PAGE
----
Why Learn About Eye Health?
Great question. We want you to be informed about your vision health before it becomes a problem. The conditions and diseases below are common ailments you should know about.
Conditions of the Eye
Myopia is nearsightedness, or trouble seeing distant objects clearly, while still being able to see close-up without problems. Sometimes patients don’t realize they have myopia – they think everyone is unable to read distant road signs or other distant objects clearly. Once they get corrective lenses or contacts, they’re surprised at how clear the world is. Click here to read more about myopia symptoms and signs.
Farsightedness is the inability to see things up close. People with hyperopia sometimes get headaches or eye strain working on a computer or other close-range tasks. Hyperopia is caused by an eyeball that isn’t as long as it needs to be. Sometimes hyperopia is mistaken for presbyopia. While the effect is the same, the causes are different.
Learn more about hyperopia here.
Often mistakenly called stigmatism, an astigmatism is not an eye health problem, but a problem with how the eye focuses light. Symptoms of astigmatism are eye strain and headaches, often after reading or prolonged work involving focusing. It is often caused by an irregularly shaped cornea which causes vision to be blurred or distorted.
Presbyopia is normal for persons around age 40, even if they haven’t had vision problems before. This condition is believed to be caused by a gradual thickening and loss of flexibility of the lens inside the eye, and changes in the muscle fibers surrounding the lens – but other theories exist. We can help you with corrective lenses, but also with eye exercises and vitamin supplements.
Diseases of the Eye
Dry Eye Syndrome is a condition that affects the quality and quantity of tears created for the front surface of our eyes. Common symptoms of dry eye include burning, watering, stringy mucous discharge, headaches, fatigued eyes, and light sensitivity. Dry eye can also affect the clarity and crispness of your daily vision, as well as your comfort while wearing contact lenses. Vision changes throughout the day often indicate some degree of dry eye syndrome. Using computers for long periods of time throughout the day or reading fine print for hours at a time can cause dry eye syndrome.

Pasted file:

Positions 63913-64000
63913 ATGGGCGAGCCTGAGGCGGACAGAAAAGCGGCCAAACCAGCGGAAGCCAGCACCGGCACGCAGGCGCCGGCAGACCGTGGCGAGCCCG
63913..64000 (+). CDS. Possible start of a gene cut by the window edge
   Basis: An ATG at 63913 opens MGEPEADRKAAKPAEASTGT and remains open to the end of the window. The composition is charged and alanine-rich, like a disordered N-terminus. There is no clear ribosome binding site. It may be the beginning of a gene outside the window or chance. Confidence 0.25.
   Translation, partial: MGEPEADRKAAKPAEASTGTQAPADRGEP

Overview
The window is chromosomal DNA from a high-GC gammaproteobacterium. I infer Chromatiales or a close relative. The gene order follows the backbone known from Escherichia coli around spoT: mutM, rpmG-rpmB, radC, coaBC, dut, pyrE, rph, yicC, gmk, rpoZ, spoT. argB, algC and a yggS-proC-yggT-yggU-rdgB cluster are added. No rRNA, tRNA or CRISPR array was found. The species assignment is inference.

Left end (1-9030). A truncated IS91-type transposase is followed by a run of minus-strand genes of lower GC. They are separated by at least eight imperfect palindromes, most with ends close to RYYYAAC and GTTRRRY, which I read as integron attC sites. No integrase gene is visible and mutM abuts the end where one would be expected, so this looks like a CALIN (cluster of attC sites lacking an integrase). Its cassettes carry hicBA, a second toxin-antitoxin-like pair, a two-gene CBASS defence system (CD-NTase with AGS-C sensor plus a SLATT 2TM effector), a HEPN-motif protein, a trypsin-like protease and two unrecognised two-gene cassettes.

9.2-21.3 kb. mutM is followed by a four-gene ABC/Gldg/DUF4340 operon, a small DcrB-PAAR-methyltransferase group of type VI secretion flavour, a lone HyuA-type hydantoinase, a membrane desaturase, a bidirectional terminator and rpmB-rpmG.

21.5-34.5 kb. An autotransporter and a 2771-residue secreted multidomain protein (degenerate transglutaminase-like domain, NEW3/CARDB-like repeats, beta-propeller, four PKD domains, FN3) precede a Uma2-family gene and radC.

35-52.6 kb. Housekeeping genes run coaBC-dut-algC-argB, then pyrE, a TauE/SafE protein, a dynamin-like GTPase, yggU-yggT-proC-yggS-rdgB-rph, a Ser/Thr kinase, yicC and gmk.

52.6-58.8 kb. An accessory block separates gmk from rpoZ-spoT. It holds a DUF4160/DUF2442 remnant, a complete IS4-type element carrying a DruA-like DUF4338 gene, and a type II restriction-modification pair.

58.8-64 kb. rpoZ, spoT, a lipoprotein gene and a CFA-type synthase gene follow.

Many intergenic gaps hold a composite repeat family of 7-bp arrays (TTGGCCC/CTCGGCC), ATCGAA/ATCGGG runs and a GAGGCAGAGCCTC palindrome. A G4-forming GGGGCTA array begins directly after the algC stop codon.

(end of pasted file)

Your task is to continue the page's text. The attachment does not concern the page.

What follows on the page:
Pink eye is inflammation of the thin, clear covering of the white of the eye and the inside of the eyelids. It’s a term that sounds scary, but is common and easily treated. Anyone can get pink eye, but people in close proximity to others, such as classroom environments, are more prone to catching this very contagious condition.
Glaucoma is noticeable vision loss that can lead to blindness. It refers to a group of eye disorders that damage the optic nerve that carries information from the eye to the brain. Glaucoma often progresses undetected until the optic nerve has already been damaged. This is a very important reason to get regular vision checkups.
Symptoms of this type rarely show beforehand, and once vision loss sets in, the damage to the optic nerves is already severe and irreversible. Early symptoms include gradual loss of peripheral vision, and can even lead to blindness.
This type displays with symptoms that come and go, though it can also steadily become worse. Common symptoms are cloudy vision with a decrease in overall vision, and rainbow-like halos around lights, making night-time driving very dangerous. Other symptoms can present as sudden, severe pain in one eye, nausea and vomiting, red-eye or an eye that feels swollen.
Vision problems in infants can be the result of congenital, or inherited glaucoma. At times this can be seen on the eye as cloudiness of the eyeball or enlargement of one, or both eyes. Infants can also display red or teary eyes (more than normal) and sensitivity and discomfort with light.
This is the most common cause of vision loss in people over age 40, and the leading cause of blindness throughout the world. A cataract is the clouding of the eye’s lens behind the iris and pupil. The primary early symptom of a cataract is slightly blurred vision and glaring brightness from the sun or a lamp, and colors that don’t seem as bright as they used to. There are nutritive supplements that can help prevent or delay cataracts – come in and learn more!
Both age-related and genetic macular degeneration result in blind spots in the center of your vision. It can be detected early with a retinal exam, and can be addressed with lifestyle changes, nutritional supplements and exercise. Yet another reason to come in for regular exams, macular degeneration and associated vision loss is increasing in the U.S. from 1.75 million today to almost 3 million by 2020.
Do you ever see tiny spots, specks and cobwebs that drift across your field of vision? This is generally harmless, but if you see a shower of floaters sometimes accompanied by flashes of light, you should seek medical attention immediately.
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